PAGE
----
Rip’s fidelity to authenticity can boggle the mind. Before appearing in a production of Macbeth at UT, he had himself locked inside an insane asylum. It can also save an otherwise bloodless production. In a memorable scene in Heartland, Rip put his Aggie training to use by helping a heifer deliver a calf, a moment so compelling that the producer changed the film’s ending to accommodate it. Before his Oscar-nominated performance in Cross Creek, Rip not only took fiddle lessons but insisted on building his own swamp boat, over the strong objection of his producer. “I thought he was gonna fire me,” Torn recalls. “I remember hearing my dad’s voice saying, ‘You got a lot of money in the bank, do you, boy? Jobs that easy to find?’ ” But authentic props are the tools of the trade, Rip believes. “If you have the right tools, the right props, the right dress,” he says, “and if the script is good, you have to be a damn rotten actor to screw up.” Rip is even offended by shortcuts in other people’s movies. After watching The Deer Hunter, he complained, “That’s not a deer; it’s an elk.” And though he enjoyed In the Heat of the Night, he was annoyed to detect the song of a California valley quail in a scene that was supposed to be set in rural Georgia.
Robert Brustein believes that Torn’s training at the Actors Studio has, in the long run, been a negative influence on his career. “Rip is certainly one of the most powerful, innovative actors in this country—he has a range equal to any of the great English actors’, ” Brustein tells me. “I once saw him improvise Nixon as Richard III, and it was an absolute classic. But with Rip, everything has to be on stage as it is in life. That insistence on absolute truth has harmed his career. ”
On the screen as well as the stage, Rip’s range is astonishing, as is his list of credits, which covers more than a full page in a directory of contemporary theater and film performers. He has played an extraordinary array of characterizations and age spans: snarling psychopaths, loutish politicians, swamp rats, fry cooks, presidents, Texas Rangers, Danish artillery captains, Scottish farmers. And like a handful of other great actors (such as De Niro and Duvall), he has the power to make an audience forget that the man on the screen is an actor named Rip Torn.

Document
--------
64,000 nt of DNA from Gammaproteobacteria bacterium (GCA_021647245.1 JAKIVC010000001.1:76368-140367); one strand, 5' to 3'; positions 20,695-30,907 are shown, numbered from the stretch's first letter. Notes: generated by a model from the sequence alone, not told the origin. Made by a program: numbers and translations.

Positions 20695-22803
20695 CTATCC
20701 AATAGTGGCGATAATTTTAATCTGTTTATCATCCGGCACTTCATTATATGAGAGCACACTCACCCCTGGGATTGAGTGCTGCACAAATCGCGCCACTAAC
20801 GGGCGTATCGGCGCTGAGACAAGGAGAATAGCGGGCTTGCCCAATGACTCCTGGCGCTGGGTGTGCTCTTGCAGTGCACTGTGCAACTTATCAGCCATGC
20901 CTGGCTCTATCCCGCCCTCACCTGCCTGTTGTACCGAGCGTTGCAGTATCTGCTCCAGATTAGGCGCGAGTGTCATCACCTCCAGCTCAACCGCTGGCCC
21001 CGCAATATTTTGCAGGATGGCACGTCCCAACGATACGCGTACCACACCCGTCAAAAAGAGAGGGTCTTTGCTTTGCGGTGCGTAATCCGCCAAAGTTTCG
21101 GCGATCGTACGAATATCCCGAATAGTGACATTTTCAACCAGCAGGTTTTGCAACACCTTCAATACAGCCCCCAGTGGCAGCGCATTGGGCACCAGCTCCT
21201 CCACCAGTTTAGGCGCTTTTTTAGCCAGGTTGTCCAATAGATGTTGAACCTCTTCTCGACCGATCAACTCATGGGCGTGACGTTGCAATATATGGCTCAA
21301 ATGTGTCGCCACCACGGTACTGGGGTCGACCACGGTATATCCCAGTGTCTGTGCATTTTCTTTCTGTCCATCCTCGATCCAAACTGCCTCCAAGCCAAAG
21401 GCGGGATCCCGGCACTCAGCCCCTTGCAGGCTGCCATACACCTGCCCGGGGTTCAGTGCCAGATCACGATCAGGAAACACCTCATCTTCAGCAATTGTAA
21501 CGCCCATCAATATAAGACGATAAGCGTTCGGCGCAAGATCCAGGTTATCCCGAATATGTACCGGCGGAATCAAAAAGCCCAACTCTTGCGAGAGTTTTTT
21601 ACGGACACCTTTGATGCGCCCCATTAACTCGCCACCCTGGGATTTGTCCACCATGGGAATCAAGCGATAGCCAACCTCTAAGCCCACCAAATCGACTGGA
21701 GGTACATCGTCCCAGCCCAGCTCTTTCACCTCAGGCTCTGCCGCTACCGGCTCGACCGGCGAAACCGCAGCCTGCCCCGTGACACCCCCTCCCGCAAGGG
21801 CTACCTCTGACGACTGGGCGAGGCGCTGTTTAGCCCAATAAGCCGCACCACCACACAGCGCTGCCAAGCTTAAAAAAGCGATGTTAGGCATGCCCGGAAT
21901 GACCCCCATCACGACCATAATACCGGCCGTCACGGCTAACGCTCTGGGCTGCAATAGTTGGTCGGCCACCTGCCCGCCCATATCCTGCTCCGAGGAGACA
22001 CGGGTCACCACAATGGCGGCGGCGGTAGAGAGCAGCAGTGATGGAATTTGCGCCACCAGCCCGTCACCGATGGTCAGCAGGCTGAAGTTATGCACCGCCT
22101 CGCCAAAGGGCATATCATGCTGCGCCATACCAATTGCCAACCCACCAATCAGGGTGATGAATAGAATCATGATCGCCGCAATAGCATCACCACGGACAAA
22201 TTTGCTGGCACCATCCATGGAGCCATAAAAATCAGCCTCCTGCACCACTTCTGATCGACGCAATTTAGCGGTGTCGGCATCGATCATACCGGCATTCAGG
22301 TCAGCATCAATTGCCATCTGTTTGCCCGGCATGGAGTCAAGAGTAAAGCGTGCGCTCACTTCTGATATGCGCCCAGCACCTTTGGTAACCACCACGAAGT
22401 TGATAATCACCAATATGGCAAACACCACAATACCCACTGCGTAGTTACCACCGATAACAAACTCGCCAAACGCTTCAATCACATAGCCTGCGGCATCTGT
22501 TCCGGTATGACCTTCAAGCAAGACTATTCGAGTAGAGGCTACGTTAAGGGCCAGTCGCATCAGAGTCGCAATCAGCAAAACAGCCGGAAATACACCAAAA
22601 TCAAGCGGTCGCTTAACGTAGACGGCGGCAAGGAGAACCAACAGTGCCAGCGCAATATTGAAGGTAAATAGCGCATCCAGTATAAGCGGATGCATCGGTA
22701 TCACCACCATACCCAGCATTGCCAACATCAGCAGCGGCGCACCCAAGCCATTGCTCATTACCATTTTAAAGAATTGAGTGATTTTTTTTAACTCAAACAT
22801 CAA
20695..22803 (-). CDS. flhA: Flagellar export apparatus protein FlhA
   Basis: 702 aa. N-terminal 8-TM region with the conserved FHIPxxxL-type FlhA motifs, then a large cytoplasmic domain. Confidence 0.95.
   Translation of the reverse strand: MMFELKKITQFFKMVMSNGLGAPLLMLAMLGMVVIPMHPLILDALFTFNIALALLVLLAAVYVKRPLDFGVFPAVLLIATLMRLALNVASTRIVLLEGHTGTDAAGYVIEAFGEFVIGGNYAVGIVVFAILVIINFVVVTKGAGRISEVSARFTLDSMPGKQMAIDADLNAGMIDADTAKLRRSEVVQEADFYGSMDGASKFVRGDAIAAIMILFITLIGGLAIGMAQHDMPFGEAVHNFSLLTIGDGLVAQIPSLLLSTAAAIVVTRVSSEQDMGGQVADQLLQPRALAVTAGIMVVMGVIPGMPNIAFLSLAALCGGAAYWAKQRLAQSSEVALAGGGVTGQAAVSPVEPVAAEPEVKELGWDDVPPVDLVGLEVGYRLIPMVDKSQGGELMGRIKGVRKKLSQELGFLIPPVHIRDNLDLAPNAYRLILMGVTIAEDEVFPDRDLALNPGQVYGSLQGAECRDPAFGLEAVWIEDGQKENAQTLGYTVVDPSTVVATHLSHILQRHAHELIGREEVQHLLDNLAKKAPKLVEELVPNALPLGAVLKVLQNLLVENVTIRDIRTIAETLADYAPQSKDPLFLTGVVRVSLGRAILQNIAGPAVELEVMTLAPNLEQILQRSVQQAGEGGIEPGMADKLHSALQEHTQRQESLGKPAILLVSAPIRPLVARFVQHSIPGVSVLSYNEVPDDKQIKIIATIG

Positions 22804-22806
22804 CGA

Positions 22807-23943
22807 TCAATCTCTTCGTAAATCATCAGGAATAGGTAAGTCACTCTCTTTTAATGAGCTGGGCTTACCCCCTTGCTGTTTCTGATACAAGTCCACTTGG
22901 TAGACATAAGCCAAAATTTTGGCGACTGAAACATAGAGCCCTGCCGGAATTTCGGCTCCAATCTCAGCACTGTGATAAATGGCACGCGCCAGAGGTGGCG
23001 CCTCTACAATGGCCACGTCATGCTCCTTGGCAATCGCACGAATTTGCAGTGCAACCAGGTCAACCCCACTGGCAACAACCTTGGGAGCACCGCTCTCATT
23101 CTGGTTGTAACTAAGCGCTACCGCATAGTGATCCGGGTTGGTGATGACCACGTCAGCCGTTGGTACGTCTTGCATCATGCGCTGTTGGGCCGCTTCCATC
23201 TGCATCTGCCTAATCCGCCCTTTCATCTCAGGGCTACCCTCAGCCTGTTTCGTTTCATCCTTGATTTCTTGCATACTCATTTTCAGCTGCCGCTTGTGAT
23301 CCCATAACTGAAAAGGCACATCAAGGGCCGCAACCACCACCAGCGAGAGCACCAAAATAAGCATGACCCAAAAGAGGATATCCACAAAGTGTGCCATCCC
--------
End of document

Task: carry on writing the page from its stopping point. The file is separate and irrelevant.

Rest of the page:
Maybe because he has never openly aspired to stardom, there is a perception that Rip Torn lacks “star quality”—an ephemeral phrase that has little to do with acting. Chuck Norris has star quality. “Some actors are just fascinating to watch,” says Bill Wittliff, who has been writing, directing, and producing motion pictures for at least twenty years. “In even the roughest, most repelling roles, something comes through that makes you watch. A classic example is Anthony Hopkins in Silence of the Lambs. Robert Duvall has it. Tommy Lee Jones has it. Rip Torn has it.” Don Siegel, who directed Rip in Jinxed!, has said, “Rip was never the kind of guy who had star quality. He could act ten feet tall for you. He can do any accent, change his body, his look, his eyes, any of that—but none of that is star quality.” Rip naturally disagrees with Siegel’s assessment. “If Siegel means that I disappear into the character I play, I do. That’s deliberate. But anyone who thinks I don’t have star quality, let them explain why the eye goes to me. If I don’t have star quality, why do other actors constantly accuse me of stealing scenes? George C. Scott had me fired from a production of Desire Under the Elms because I got more applause than he did.”
I was unable to contact Mr. Scott to confirm this story. But I am willing to believe that Rip did get fired.
By the end of the week, when they are shooting the final segment of this episode of The Larry Sanders Show, Rip has managed to expand his part somewhat. He hasn’t exactly stolen scenes, but he has succeeded by wit and wile in persuading the producers to give him some extra time on camera. Rip settles back in the makeup chair and savors the irony. After forty years in the business, the role of Artie has made him an overnight success. Contrary to what the demons may have him believe, all of Rip’s longtime friends that I talked with—Norman Mailer, Terry Southern, Don Carpenter, Willie Nelson, and others—were delighted by the upturn in his career. “The great thing is not just that he has lasted so long,” Southern told me, “but that he has done it all without sacrificing his integrity.” And yet, despite it all, Rip still feels that perpetual lump in the pit of his stomach.
“I’ve spent most of my life as a gypsy,” he says. “This is probably the second time in my adult life—the first was when I was in the Army—that I’ve known job security. For forty years I’ve gone to work every day wondering if this was the day I’d be fired, and sometimes it was. But I’ve learned to pace myself, to take a nap after lunch instead of worrying about something. I’ve learned how to sustain a continuing role, and to keep from burning out. Also, things that would have got to me two or three years ago, I don’t stew about it anymore. I’ve come to grips with my demons.”
There is a gentle knock on the door and a timid voice calls out, “Mr. Torn, they’re ready for you, sir.”
“I’ll be with you in a second,” he says, a trace of a smile creasing his face before he realizes what has happened. It’s a momentary loss of concentration, nothing more. Then his eyes narrow, and he’s Rip Torn again.